Sam Dunn: 'Do I have to register as a buy-to-let landlord?'

House Doctor
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The Independent Online

Question: We decided to invest a small inheritance and savings in a buy-to-let property and our first tenant – on a standard so-called "Assured Shorthold Tenancy" [ASTs] – has so far been no problem at all. However, a colleague of mine says I need to join a Government scheme for deposits but thinks it's only for professional landlords. Is he right?

Kathleen Roberts, Portsmouth

Answer: While you're no Rigsby from Rising Damp, your credentials as a new landlord are severely lacking – as it stands, you're breaking the law. New regulations give tenants greater rights and easier access to get their deposits back.

Sadly, too many landlords were refusing to hand back deposits or making unjust and outrageous deductions. Today, being a new landlord means you must sign up to the Tenancy Deposit Protection Scheme – and you need to act fast. Since April 2007, it applies to all deposits from tenants paying rent of up to £25,000 a year taken by landlords (and letting agents) for ASTs in England and Wales.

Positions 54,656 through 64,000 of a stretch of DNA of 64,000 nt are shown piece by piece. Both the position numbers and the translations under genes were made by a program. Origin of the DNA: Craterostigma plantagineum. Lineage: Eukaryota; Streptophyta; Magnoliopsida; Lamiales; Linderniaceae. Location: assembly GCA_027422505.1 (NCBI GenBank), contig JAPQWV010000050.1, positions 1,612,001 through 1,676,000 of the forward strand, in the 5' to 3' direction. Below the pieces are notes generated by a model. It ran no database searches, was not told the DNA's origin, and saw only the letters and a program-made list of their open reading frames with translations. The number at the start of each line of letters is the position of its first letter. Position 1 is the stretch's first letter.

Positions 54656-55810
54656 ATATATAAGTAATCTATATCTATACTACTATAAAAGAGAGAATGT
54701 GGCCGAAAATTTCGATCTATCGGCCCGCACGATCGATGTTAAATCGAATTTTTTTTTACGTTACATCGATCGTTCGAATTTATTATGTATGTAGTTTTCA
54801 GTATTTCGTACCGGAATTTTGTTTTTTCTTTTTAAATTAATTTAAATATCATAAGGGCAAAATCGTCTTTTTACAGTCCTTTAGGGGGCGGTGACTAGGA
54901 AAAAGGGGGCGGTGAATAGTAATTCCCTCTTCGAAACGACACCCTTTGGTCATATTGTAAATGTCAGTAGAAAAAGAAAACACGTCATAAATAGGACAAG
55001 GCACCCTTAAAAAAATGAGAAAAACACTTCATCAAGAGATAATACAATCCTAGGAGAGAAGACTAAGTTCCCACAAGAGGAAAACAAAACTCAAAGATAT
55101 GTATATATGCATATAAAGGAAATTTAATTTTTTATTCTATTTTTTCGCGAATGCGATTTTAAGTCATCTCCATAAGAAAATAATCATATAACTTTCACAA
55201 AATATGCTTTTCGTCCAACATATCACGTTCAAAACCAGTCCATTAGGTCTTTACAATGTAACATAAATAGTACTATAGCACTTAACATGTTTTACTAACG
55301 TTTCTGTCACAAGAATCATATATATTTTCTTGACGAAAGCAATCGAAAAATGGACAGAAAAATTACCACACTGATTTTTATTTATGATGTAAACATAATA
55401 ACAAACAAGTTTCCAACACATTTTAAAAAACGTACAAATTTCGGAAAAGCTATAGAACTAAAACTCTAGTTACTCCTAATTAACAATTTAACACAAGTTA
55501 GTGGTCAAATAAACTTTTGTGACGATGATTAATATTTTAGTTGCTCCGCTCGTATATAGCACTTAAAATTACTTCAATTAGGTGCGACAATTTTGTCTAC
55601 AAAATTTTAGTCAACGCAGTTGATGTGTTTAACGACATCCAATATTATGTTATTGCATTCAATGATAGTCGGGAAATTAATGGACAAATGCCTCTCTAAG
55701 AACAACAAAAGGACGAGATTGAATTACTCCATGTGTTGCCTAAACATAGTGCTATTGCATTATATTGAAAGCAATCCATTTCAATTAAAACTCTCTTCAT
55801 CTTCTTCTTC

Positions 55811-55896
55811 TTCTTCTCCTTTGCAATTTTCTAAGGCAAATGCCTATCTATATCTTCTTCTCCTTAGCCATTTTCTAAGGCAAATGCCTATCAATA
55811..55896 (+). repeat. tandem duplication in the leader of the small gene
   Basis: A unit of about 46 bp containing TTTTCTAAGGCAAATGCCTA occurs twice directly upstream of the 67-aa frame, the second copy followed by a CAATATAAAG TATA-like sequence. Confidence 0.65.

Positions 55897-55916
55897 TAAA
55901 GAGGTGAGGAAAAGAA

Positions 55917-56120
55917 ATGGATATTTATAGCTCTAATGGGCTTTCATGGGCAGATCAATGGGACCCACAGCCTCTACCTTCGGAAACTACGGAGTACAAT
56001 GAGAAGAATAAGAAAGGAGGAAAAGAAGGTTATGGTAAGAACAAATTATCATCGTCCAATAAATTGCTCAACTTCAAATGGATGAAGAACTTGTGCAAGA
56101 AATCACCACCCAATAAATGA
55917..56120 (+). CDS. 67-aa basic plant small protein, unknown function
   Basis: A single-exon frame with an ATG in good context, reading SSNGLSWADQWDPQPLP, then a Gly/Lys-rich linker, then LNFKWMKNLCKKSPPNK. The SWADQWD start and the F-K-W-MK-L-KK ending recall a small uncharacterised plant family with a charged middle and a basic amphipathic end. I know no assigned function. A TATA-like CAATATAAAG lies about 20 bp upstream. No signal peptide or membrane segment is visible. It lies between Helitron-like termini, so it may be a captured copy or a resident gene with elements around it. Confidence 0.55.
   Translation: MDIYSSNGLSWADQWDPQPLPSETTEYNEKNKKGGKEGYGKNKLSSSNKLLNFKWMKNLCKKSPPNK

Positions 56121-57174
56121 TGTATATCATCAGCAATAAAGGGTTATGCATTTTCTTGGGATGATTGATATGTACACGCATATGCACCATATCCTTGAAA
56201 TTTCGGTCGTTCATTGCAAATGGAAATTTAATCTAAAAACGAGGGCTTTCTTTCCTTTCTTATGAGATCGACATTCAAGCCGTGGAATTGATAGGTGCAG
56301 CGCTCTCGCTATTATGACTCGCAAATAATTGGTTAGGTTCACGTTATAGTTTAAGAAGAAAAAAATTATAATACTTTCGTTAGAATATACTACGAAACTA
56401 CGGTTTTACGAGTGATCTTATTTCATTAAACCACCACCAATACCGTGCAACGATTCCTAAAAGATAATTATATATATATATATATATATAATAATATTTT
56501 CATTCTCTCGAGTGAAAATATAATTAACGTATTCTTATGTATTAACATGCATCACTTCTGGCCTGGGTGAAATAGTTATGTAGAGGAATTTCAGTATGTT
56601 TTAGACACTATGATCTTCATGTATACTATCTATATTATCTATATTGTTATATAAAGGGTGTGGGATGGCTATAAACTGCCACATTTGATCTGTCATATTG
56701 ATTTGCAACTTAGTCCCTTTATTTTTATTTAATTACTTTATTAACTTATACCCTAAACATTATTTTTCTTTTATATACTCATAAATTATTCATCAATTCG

This safety net ringfences the tenant's cash and, vitally, gives him or her a lifeline in the event of a dispute. If, say, you disagreed over the flat's cleanliness at the end of his tenancy and kept back part of their deposit, he could then appeal. It would act as arbiter and it would be up to you to prove why you should be allowed to retain all or part of the tenant's deposit.

"Whenever such a deposit is taken from a tenant, it must be protected in a government-initiated scheme," says a spokesman for online property agent Prime You have a choice of two types of scheme – a "custodial" or "insurance-based" – overseen by the Department of Communities and Local Government. So far, only three companies run either type of scheme.

On one side, you have the custodial Deposit Protection Service ( which safeguards the deposit and releases it at the end of the rental agreement.

Free to use, it's funded from the interest earned from all landlords' deposits – and you can register and make transactions online.

Or there's the confusingly-named Tenancy Deposit Scheme ( thedisputeser and separate MyDeposits scheme ( my, the latter being a partnership between the National Landlords Association and Hamilton Fraser Insurance.

Here, you hold your tenant's deposit but pay an insurance premium – typically £60 to £80 – to cover any claims made by your tenant.

When you've decided which suits you best, you have a legal requirement to then tell your tenant which scheme you've chosen and give him its contact details.

Regardless, you must move speedily and sign up.

If you were found guilty of failing to properly protect their cash, a court could order you to repay three times the amount of the deposit.